Wow, I haven't been here in just over two months. I am terrible at keeping up, haha!
Well, some good news for any Medrick fans out there. I've finally kicked my own derriere hard enough and got myself moving. I didn't do any writing yesterday, but I wrote the 23rd, 24th, 25th and 27th and I wrote 7.5k new words for my next brainchild in the pipeline, Youth.
7,531 to be exact.
This is a novel, not a short story, and I'd say it's about half done word-count wise. As in, I'm expecting it to clock in around 50k, and if you look at my handy little word count meter down there, you'll see it shows 48.88% completion. So yaysies for that :)
I have to throw a good thanks out to Michael Kingswood. Awhile back he posted on his blog about this handy little chart he made for himself that helped him track the actual costs of his book. (I'd post the link if I had it handy, but I don't remember even what month he posted it in.) Basically you put in your start time for writing, and your end time, and how many words you wrote in that time, and (at $50/hr, which I think is reasonable for a writer) it tells you how many copies of your book you have to sell at your desired price (that you set, it figures your royalty).
Wow, looking over that sentence it sounds confusing! But it is really, really, cool. And on top of that, it's deeply motivational to someone who thinks like me. I'm pretty creative, but I also have a hard science side. I like to see things happen, know results. When I write, yeah, my word count goes up, and I know some hours here and there, but how much time am I actually spending?
What is the cost of my time?
As writers take the dropped ball from agents and publishers and have to look more at the business side of their craft, things like this become really important.
Say it took me a year to write a book. (I know, I know. A year? What the hell am I doing?!? Haha.) As a business person, I'd have to ask myself: why? When I take typing tests, I always clear 90+ wpm.
Say my novel is 50,000 words long. Now say I type a flat 90wpm. With that math, it takes me a little over 555 minutes to complete a novel. Or, in another sense - less then 9 1/2 hours.
Now, why did a 9 1/2 hour project take me ONE YEAR to complete?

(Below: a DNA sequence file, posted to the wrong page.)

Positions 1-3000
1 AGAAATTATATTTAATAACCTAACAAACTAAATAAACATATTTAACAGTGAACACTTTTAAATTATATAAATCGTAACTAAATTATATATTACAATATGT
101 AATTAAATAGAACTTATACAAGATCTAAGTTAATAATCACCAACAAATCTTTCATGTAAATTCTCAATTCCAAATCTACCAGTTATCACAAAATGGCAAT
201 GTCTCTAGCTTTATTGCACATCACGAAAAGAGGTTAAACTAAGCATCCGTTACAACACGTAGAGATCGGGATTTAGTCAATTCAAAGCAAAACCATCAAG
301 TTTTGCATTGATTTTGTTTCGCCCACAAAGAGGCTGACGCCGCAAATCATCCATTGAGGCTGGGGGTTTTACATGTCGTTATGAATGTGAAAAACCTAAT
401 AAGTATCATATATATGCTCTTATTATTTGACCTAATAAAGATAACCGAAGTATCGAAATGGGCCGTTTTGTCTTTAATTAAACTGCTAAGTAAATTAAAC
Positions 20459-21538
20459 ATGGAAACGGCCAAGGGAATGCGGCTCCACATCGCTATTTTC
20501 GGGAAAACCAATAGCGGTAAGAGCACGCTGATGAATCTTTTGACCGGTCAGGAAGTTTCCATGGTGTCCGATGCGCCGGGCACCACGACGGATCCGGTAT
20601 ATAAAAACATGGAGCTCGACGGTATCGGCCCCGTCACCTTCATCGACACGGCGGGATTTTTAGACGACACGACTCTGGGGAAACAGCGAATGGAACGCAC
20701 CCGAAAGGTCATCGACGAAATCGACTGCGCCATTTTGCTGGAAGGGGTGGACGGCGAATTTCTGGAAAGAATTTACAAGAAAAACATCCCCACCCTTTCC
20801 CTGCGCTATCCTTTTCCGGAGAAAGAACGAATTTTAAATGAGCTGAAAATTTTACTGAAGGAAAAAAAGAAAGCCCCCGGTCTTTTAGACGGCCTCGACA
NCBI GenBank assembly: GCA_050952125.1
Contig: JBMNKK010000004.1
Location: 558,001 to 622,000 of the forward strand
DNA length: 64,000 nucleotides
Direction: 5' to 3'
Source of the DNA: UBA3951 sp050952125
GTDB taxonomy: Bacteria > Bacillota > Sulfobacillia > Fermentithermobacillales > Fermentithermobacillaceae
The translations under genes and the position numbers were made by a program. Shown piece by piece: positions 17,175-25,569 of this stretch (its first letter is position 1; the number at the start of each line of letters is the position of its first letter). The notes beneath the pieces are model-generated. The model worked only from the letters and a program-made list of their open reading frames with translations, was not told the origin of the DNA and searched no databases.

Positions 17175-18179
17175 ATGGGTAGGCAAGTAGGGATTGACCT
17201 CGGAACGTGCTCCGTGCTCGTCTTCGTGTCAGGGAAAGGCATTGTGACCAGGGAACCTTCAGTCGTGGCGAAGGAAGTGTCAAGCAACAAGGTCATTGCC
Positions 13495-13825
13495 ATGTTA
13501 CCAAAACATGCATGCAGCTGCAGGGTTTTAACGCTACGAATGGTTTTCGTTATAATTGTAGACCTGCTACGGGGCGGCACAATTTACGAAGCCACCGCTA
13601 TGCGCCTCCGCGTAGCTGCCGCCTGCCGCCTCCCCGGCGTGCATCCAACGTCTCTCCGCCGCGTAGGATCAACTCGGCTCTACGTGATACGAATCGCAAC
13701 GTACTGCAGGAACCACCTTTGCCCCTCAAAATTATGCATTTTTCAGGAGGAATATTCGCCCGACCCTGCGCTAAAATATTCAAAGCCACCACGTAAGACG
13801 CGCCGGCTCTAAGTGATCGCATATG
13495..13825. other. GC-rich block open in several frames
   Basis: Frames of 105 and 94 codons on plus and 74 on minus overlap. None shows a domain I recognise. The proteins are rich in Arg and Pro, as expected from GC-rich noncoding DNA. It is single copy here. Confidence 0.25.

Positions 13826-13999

Okay, okay, I'll give a little slack. I don't thunder-type for an hour straight at 90wpm when I'm writing a manuscript. Sometimes I have to stop, and think. Are my characters behaving realistically? Do I have enough setting? Can you see this scene, or is it vague? Those questions take time to answer. Also, sometimes I misspell words and backspace doesn't count toward your keystrokes, ha ha ha.
Here's another fun fact: The longer I sit at my computer, the less work I'm going to get done.
It sounds like baloney, but I think a lot of people will agree to being the same way. If I were at a cubicle job, doing the same general tasks over and over, that's different - I constantly have something to do, with little variation.
But when I'm writing, worlds are flowering under my fingertips, through the imperfect filter of my own brain and vocabulary.
There's going to be hitches.
So I find, in the end, I write fantastically in small spurts. Then - I walk away. Yes, WALK AWAY! I go play video games for an hour, or frisbee with the dog, or watch an episode of some random television show. I do something that clears the filter, and then I come back later. Sometimes an hour, sometimes a day later.
Okay, so 7.5k of a 50k novel is 15%. If it were a 9 1/2 hour project, I should have completed it in a mere 85 minutes!
Truth time? It took me 4.06 hours. (Another fun metric this spreadsheet tracks!) BUT, those were a very productive 4 hours. They weren't all at once, they were over 4 days. Huh, that sounds suspiciously like the, "Write at least an hour a day" mantra I hear going around :P
Aaaaand, I don't manage to write 90wpm while writing. My best day of those four, I wrote at a speed of (thank you, spreadsheet!) 2324.52 words/hr, or (haha) 38.7wpm. I blame the thinking time variable! (At that pace it would take me 21.5 hours to complete the first draft manuscript... still considerably more reasonable than the YEAR it supposedly took.)
But I guess the most important things to take away from this post are:
1. Write at a comfortable pace.
2. "Thinking" time can eat into your hours.
3. A novel shouldn't take a year to write.
4. If you wrote 1,000 words a day, every day for a year, you'd write 365,000 words, or more than 7, 50k novels.
5. Know your business! Writing has a cost all its own!
And for anyone with a geeky maths and science side like me, have a gander!
And, now that you can all see it, I can't hide. This is the truth about writing, for me. I often don't spend more than a half hour at a time sitting still, and yes, each one of those sessions represents a complete chapter.